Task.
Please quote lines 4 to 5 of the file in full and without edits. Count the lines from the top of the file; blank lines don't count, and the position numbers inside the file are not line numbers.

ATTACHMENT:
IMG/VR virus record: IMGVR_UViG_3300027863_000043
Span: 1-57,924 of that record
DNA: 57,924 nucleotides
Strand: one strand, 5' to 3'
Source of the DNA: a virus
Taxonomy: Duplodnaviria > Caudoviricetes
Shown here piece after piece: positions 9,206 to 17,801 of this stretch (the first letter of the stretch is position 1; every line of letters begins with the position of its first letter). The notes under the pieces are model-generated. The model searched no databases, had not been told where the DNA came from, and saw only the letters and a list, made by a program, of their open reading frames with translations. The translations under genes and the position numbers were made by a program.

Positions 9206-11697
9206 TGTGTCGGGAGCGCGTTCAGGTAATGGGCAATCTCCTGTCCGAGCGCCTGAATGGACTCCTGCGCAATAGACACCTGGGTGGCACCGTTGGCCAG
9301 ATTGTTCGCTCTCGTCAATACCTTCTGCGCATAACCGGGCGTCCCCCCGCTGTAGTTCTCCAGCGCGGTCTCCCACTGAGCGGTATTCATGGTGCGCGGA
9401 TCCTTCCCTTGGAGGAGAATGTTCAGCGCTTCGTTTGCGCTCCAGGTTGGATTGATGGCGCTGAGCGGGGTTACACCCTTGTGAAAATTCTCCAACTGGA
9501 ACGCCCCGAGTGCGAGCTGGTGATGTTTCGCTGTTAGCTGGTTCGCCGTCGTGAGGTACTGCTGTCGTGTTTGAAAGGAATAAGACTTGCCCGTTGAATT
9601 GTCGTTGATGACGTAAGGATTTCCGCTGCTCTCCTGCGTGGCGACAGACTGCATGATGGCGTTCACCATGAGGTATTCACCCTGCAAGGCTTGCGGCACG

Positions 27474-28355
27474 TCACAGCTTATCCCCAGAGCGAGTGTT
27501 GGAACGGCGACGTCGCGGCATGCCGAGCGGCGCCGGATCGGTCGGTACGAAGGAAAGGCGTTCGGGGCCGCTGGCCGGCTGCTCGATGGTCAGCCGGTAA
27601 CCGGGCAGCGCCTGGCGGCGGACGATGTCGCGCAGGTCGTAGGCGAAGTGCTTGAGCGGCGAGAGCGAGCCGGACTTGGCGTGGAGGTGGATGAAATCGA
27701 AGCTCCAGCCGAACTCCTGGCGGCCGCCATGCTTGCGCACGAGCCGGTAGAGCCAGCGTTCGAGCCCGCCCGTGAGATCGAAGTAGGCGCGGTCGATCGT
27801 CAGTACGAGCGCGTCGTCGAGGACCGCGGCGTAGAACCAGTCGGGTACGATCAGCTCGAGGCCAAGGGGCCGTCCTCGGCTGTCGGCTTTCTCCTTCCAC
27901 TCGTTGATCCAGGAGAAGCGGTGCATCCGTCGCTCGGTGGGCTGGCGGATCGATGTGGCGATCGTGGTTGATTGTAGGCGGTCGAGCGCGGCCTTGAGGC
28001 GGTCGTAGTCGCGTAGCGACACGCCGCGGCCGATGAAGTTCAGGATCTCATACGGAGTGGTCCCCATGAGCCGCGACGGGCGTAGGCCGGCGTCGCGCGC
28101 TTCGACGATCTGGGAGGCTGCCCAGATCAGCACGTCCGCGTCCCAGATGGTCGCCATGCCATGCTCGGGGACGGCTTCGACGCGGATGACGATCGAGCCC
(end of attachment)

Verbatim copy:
Strand: one strand, 5' to 3'
Source of the DNA: a virus